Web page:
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IMI experts studied the way Ukrainian media have been covering the Coronavirus and vaccination during the war. To spoil it briefly: we once again reminded that the propaganda trio (112, ZIK, Newsone), which has been developing over years with the Kremlin's support, was publishing anti-Ukrainian messages and promoting the Russian vaccine. That is, they did everything to ensure Ukrainians are exhausted from the Coronavirus, distrustful of the authorities, and don't get vaccinated with properly tested European vaccines. Moreover, the survey's latest figures showed that most often, Ukrainian online media publish official Covid infection statistics (49% of the total amount of Covid and vaccination-related content)*, official announcements about the face mask rules (16%), research and recommendations (11%), information on new batches of vaccine supplies (9%) and stories of vaccinated persons (4%).

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The war had a noticeable impact on online media's sources of information. For instance, as recently as two years ago, IMI surveys showed that the main sources of news were social media, the press offices of state bodies, and other media, Ukrainian or foreign. IMI's latest monitoring showed that nowadays, the media's main sources are social media of various officials, Facebook posts, and foreign media. Social media posts by officials and state bodies were used as sources most often. The IMI survey showed that every fourth report in online media (24.9% of all content) was based on an official source. The second most popular source is social media (in 15.7% of all content). In 14.1% of reports, Ukrainian publications used foreign media as a source of information (our experts did not count content from Russian media here). Russian media were used as sources by Ukrainian media in 2% of the cases. 11.8% of reports cite the media's own sources and journalists. Another 11.4% of the material are news based on press releases and official announcements by press offices of state bodies. Every 13th news report is a repost from some other Ukrainian media. 3.5% of content had no sources listed at all.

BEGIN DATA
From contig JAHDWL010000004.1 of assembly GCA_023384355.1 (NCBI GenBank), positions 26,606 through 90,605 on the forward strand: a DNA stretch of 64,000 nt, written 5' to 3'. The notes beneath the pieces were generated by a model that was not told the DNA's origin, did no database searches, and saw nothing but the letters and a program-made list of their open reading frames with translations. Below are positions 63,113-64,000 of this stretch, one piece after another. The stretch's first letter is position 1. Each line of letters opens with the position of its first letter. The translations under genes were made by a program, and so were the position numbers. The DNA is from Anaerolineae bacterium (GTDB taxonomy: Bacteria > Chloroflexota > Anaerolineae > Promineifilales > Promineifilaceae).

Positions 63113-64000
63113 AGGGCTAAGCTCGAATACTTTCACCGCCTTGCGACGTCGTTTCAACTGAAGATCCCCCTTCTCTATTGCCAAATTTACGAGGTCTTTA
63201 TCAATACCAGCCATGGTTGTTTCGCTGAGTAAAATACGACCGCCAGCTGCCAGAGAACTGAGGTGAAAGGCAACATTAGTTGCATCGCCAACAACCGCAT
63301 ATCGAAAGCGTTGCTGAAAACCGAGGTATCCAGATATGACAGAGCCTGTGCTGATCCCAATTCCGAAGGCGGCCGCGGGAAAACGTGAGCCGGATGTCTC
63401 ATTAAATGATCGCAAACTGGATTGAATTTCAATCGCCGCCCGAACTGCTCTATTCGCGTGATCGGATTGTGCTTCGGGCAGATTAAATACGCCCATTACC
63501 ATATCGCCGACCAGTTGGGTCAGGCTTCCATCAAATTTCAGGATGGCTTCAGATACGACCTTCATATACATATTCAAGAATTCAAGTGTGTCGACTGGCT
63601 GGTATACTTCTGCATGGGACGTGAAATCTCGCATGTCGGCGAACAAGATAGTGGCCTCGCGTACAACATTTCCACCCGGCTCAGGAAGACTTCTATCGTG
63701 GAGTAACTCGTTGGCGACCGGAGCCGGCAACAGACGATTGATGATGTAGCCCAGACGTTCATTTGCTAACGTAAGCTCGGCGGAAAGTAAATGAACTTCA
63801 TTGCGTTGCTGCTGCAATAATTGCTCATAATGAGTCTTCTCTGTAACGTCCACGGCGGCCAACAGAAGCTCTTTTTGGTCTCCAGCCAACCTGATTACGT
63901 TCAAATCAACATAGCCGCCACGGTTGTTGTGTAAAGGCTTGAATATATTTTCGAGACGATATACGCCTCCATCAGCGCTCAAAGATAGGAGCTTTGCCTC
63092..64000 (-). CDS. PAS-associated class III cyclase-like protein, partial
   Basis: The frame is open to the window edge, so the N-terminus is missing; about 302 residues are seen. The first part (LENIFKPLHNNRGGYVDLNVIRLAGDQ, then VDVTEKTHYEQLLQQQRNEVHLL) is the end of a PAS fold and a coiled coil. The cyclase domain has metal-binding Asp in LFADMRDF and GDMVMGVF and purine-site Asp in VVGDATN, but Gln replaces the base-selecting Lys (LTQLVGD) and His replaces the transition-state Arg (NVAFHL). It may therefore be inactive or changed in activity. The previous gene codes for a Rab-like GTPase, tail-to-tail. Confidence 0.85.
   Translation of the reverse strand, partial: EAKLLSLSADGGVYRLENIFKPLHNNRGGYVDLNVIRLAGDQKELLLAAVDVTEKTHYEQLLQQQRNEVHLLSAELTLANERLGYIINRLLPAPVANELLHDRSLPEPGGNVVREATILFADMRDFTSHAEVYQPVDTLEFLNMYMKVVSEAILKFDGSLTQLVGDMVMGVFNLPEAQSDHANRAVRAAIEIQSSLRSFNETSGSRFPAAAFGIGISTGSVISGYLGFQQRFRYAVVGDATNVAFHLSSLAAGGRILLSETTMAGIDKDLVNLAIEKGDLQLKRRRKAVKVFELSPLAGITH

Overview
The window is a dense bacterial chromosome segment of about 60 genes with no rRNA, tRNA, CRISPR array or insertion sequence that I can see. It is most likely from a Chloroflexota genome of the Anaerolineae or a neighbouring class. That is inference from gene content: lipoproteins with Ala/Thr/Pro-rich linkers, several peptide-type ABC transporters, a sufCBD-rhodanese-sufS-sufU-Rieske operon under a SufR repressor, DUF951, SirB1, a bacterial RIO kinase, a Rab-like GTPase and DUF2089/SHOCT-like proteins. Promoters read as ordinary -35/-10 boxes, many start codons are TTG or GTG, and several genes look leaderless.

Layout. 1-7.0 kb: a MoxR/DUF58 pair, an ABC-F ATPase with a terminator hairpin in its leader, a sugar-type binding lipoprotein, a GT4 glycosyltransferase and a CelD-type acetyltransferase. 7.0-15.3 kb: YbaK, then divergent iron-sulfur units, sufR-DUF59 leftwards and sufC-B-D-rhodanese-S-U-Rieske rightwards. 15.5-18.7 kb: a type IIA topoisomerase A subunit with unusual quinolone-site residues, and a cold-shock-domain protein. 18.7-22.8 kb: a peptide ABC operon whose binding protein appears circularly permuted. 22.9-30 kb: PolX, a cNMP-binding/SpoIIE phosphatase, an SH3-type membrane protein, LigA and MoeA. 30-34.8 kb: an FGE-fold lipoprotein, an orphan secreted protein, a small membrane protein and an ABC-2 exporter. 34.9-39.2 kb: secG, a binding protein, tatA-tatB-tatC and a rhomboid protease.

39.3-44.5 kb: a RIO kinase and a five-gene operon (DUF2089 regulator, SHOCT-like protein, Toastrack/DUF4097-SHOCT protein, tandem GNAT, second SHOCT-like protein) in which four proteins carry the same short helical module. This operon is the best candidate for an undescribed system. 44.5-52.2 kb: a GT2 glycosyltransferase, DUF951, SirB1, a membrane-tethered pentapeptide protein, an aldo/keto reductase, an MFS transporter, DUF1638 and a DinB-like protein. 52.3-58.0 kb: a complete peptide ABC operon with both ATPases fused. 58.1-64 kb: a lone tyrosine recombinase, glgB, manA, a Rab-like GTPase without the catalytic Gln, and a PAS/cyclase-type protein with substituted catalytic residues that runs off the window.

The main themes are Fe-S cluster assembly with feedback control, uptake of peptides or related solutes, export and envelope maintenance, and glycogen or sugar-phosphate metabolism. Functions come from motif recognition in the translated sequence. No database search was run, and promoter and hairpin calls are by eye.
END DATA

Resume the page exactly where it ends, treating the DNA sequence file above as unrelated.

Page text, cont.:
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Even before the start of the full-scale war, IMI researchers have been studying the way Ukrainian media covered motherhood and fatherhood. The results show that being a mother in Ukraine is no easy task, if online media are to be believed. Often, the image of motherhood is supplemented by articles that discuss mothers who suffer from alcoholism, reinforce stereotypical ideas of motherhood, and contain mandatory descriptions of what their homes should be like. If housing is mentioned at all, it is almost always in the "unsanitariness and untidiness" context. Being a father is somewhat easier in Ukraine. Even if there are any critical articles on fatherhood, they will still blame the mother. Fathers are often excused. For example, if a father neglects his children, the media will write that it is no big deal, since the children have a mother anyway. And if a father's behaviour is just normal, the media will talk about him as a "super dad".